HELP!! bought EVGA 680i mobo and it wont turn on!!
Just bought EVGA 680i SE mobo and it wont turn on!! PSU is fine, brand new Ultra X3 600w, tested it w/ power supply tester. 8 pin 12v power is connected, 24 pin power is connected. Blue led on motherboard IS ON. Computer will not turn on, even tried another case because i thought it was a bad power button in my case. Any suggestions??? Thanks you
Just a few ideas:
1. Power hooked to all three locations: main, cpu, video?
2. Short the power switch pins directly with a screwdriver to rule out bad switch or wiring error
3. Only install CPU (plug in cpu fan), 1 stick RAM, video card and monitor. See if that boots. If not try another stick of RAM.
4. Could chassis be shorting to case floor? Standoffs installed?
5. Do you even get a momentary spin of fans? Does the power supply turn on and stay on? Does it power up but just not kick the monitor?
If you are certain the PSU is good then a bad mobo would seem to be indicated. That is if nothing at all happens.
Try starting system with no ram and see if you get error beeps.
Check too if anything happens with no CPU installed.
A typical PSU tester is not a perfect test, it really only tells you some power is working but not necessarily sufficient power. If you have another put it in there before you RMA the motherboard.
How have you determined that the PSU is fine? A simple PSU tester is not good enough at this stage. PSU would be the likely suspect if 2 boards have failed to start on it.
Of course it could be something else. Try starting up with NOTHING connected to it but CPU - take out RAM and Video card and no drives, nothing. See if the PSU fires up and if you get any error codes/lights.
Sounds like you are not plugging in the CPU 4 pin plug. Slow down and read the directions. If your mother board is 24 pinned and you are only plugging 20 in that could be the problem as well. Did you plug the power on jumper in the right spot?
I think you need to read your directions instead of winging it.
One more thing, is the switch on the back of the psu on? Lol you never know.
boner said:i know im not that dumb dude.... besides i'm taking A+ class and i know most of the things but now i dont know what the heck is going on with my motherboard again
I never said you were dumb, I just was saying how often this is everyday. It dont hurt to recheck your connections.
Maybe you have the wrong 4pin plugged in. Some psus have 2. One for the 20/24 pin and the other for the cpu 4 pin.
If its not the connections its either a bad psu or you dont have the cpu in or seated right.
Okay, from what you said:
4-pin ATX +12V connector from power supply to motherboard (lower left hand corner of the CPU socket)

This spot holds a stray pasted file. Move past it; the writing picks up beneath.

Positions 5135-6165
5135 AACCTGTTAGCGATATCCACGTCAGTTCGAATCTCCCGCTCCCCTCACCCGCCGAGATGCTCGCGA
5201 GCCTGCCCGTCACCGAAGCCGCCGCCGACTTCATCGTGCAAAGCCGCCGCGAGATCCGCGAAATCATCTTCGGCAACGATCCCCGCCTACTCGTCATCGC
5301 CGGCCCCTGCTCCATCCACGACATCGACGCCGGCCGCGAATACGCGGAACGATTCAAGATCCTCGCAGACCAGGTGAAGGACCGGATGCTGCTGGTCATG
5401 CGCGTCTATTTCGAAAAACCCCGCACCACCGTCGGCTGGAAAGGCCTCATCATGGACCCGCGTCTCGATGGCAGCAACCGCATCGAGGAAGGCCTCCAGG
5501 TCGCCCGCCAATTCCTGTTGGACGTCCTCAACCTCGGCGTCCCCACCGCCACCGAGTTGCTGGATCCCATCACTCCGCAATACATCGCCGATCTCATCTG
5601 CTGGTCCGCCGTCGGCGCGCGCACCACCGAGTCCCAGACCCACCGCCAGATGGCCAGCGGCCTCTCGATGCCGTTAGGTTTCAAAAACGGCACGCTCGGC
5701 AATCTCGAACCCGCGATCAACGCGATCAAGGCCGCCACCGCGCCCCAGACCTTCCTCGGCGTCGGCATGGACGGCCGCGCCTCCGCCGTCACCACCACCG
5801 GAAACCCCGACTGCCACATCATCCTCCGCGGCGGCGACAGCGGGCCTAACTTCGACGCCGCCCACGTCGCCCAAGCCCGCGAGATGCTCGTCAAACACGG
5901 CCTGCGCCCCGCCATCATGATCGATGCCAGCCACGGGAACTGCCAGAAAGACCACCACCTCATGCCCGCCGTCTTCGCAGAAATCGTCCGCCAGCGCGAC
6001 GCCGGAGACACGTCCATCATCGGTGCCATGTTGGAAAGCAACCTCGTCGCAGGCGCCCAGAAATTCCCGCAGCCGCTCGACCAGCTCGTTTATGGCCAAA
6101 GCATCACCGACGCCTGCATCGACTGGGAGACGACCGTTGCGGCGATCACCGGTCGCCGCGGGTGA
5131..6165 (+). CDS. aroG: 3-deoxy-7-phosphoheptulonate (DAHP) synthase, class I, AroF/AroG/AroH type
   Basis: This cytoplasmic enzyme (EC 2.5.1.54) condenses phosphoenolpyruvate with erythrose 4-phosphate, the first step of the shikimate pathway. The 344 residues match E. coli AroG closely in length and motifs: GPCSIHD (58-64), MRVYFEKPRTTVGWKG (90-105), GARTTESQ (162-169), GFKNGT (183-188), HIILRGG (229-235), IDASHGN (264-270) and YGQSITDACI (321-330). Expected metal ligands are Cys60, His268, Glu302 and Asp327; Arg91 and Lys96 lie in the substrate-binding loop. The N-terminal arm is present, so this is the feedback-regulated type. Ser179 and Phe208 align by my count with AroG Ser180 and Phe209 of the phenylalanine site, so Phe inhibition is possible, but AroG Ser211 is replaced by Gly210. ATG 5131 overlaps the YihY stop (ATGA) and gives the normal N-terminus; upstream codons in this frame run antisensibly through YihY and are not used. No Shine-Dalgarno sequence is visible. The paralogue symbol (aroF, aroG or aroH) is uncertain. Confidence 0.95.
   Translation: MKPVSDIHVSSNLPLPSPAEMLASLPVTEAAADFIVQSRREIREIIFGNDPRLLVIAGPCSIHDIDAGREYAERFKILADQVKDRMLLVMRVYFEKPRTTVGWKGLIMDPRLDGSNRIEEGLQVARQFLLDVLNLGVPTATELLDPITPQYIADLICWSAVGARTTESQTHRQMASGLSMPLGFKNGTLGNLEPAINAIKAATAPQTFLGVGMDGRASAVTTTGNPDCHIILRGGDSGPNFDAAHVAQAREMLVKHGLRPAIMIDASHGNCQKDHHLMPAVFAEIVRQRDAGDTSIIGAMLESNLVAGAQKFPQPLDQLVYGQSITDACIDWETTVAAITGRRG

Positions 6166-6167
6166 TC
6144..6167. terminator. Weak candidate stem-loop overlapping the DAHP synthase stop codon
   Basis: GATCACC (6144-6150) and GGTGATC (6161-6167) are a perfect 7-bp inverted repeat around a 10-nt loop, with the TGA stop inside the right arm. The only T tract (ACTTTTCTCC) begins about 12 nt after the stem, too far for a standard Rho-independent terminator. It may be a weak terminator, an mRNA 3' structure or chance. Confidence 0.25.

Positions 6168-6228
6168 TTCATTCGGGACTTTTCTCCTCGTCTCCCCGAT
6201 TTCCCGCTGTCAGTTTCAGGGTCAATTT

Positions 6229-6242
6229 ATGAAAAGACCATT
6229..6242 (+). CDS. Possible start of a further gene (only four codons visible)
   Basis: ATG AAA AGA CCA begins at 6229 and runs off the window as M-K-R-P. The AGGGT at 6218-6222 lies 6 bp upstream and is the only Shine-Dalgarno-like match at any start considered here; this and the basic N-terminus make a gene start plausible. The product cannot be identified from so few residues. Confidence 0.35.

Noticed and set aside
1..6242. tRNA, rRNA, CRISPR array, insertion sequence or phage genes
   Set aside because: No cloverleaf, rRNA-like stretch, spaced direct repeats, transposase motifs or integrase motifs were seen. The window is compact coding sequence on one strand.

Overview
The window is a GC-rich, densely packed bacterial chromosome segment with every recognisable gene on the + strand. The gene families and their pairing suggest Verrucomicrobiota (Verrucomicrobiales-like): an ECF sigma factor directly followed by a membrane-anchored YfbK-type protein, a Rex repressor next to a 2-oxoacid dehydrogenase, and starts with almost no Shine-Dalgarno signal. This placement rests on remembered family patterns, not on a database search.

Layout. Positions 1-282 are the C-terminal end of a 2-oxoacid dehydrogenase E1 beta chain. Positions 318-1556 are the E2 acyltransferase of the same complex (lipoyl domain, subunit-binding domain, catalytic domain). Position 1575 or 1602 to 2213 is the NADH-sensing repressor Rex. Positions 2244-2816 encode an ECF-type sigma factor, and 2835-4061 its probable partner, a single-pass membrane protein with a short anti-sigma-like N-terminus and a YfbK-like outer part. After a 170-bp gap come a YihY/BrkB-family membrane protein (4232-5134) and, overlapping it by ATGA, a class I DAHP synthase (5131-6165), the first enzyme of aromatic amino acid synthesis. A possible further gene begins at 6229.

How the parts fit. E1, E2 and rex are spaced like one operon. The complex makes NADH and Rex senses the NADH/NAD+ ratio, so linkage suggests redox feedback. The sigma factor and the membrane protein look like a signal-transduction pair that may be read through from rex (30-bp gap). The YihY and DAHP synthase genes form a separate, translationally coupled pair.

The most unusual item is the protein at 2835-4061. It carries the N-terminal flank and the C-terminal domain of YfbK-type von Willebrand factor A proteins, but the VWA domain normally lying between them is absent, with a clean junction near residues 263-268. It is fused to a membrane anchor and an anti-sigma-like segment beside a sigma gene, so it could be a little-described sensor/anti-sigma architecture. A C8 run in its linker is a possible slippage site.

8-pin EPS +12V connector from power supply to motherboard (again, lower left hand corner of the CPU socket)?
24-pin connector from the power supply to (usually) the right side of the motherboard?
CPU seated firmly in the socket?
All sticks of RAM seated firmly in the slots?
Video Card seated firmly in the slot? (only about 1 mm or less of gold sticking out of the PCI-Express lot)
Other cards seated firmly in their PCI slots?
Motherboard's metal standoffs centered on all of the mounting holes? Not using any extra metal standoffs?
Uh...you might want to look at this one. An extra metal standoff may short your motherboard to the case and cause it not to fire up.
Also, you may want to use your power supply with another system to test it out.
...or...you may want to grab another power supply and try it out.
OK. It is time for my long Dr. McCoy to Captain Kirk "It's dead, Jim." troubleshooting reply.
This is a general purpose reply. Parenthetical comments for my eVGA 122-CK-NF68 motherboard or your particular situation are in italics.
Assuming the speaker is properly connected to the motherboard, no beep means the POST did not start. A bad video card or bad memory would still generate a beep pattern indicating video or memory problems. (eVGA 680i board has builtin piezo beeper - doesn't need speaker.)
(You should become familiar with the POST codes. Your motherboard manual may list them. If not, google something like "<motherboard part number> POST codes".)
Turn off the computer with the switch on the back of the PSU or unplug it. I prefer to use the switch if present. That way, everything is still grounded through the power cord. Wait a few minutes. While you are waiting, double check all the cable connections. Make sure that the case switches and LED's are connected correctly. Pay close attention to the main power connector to the motherboard. If the computer is completely dead, the case power switch may be bad. Swap it with the reset switch. Turn on the computer. If it still doesn't work, you have to resort to serious troubleshooting. (680i motherboard has builtin POWER and RESET switches. Use those for troubleshooting.